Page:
Wednesday, July 26, 2017


One of the things which vanity- and third-press printing in the 1980s allowed creators to do was to take advantage of new vectors by which to distribute their work from a different medium. This was a helluva boon for the guys who scored daily strips in the college newspaper. If you were wondering where, on your local campus, you might find wan ripoffs of Far Side cartoons or thinly-veiled Bloom County rips, well, look no further! And as to how those endeavors could be passed on to the real world, keep reading ...

Seems pretty self-explanatory to me.

Charles A.Wagner's Cecil Kunkle (Darkline)
1 issue, 1987

Cecil Kunkle had gotten a run from Renegade Press several years before this release. Why it returned on the seemingly-inappropriate label "Darkline" is anyone's guess, although that's pretty rewarding, to imagine that this book is what these guys think constitutes "dark." Also entertaining is that Charles A.Wagner put his name on the masthead but the cover was drawn by Richard Lynn. I dunno, made me laugh.

Cecil Kunkle ran in the Comic Buyer's Guide for a while, earning itself a Slings&Arrows review which I won't repeat here but which I admit I'll never match for brevity and savagery.

The strips are, at best, really rough -- Cecil is the patriarch of a small, dull family, whose adventures sometimes involve the mention of a comic book or two. This is how he gets his foot in the door at CBR, presumably. An interstitial funny animal strip, Terry Turtle, seems to poorly represent both "funny" and "animals." I have to admire, though, the fact that Wagner apparently put his own money behind this second effort to get Cecil Klunke published, for all the good it did him. There's a reason I call these books the product of heroes, even if it's a wan sort of heroism that we might all have been better off without.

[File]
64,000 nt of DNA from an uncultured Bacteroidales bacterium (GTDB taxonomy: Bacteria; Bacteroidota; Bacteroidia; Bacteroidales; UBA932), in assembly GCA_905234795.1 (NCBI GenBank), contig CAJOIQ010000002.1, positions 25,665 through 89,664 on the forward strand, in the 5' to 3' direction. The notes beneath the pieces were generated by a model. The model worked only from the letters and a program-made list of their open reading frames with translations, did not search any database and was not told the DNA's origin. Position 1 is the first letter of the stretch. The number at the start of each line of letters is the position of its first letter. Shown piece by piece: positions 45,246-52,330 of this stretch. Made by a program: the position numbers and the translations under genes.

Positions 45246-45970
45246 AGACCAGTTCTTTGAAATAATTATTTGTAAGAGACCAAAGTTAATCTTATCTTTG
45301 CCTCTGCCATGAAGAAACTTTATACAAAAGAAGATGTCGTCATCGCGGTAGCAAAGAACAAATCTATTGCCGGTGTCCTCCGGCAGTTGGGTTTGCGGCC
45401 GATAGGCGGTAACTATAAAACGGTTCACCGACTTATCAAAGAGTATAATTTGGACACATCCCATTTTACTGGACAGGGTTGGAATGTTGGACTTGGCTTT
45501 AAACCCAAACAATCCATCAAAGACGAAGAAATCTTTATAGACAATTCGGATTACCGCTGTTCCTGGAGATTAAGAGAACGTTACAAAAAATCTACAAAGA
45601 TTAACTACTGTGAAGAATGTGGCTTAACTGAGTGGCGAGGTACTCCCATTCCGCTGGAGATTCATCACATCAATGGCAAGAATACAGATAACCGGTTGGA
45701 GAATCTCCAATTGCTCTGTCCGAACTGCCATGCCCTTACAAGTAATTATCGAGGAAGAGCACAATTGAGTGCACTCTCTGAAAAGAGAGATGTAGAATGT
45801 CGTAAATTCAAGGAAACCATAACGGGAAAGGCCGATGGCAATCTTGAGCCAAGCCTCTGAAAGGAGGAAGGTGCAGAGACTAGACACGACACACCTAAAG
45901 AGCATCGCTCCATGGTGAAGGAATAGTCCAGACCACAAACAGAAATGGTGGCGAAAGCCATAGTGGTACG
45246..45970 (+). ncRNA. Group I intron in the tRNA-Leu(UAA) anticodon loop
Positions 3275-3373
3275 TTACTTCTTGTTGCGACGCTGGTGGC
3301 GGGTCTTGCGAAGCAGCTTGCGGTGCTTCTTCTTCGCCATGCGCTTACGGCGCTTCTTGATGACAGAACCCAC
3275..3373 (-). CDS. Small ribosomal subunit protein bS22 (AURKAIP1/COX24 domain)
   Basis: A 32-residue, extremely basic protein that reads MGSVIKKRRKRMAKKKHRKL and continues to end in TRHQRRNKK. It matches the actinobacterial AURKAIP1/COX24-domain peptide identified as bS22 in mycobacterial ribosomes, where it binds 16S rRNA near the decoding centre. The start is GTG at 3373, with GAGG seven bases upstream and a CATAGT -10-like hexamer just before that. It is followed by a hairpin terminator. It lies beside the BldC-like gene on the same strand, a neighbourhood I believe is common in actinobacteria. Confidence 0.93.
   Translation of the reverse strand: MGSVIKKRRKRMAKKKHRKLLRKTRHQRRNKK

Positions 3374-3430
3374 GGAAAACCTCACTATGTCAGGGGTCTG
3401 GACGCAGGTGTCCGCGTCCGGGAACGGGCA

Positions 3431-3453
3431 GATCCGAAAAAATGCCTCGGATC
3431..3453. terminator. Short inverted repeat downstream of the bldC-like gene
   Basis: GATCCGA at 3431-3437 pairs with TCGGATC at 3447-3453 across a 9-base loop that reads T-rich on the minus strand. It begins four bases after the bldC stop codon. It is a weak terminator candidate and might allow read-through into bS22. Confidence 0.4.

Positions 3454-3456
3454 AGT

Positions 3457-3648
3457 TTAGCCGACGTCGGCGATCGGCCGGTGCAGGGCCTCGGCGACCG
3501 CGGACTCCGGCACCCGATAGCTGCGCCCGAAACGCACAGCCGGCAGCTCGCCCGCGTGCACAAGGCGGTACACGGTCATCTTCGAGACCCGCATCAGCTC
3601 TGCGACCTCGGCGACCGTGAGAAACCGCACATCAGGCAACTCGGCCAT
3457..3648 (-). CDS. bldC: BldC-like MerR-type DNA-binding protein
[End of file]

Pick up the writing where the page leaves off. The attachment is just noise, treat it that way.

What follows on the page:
The Rubes Revue (Rubes Publications)
1 issue, November 1986

There's nothing quite like finding a comic which doesn't even have an entry in any of the comic book databases I most often frequent online. It smells like ... victory.

Rubes is still being published in -- according to creator Leigh Rubin's website -- 400 newspapers worldwide. I can't even fuckin' picture this. It is very much one of those newspaper strips which owes every debt in the world to Gary Larson, excepting maybe the birth of its creator and the fact that there is oxygen on the planet to sustain them.

Rubin also writers Penguin and Pencilguin, featuring the ever-appealing art of Phil Yeh. The jokes aren't much better than Rubes itself, but Yeh's artwork gives it some vibrancy and life. Please note which feature got the cover appearance, though.

Listen, I bark down its snorkel and everything, but Rubes is apparently still running thirty years after this book, and almost forty since Rubin created his original company (...for selling greeting cards. Was this the guy's dream?). What am I going to say, I guess it has its audience.

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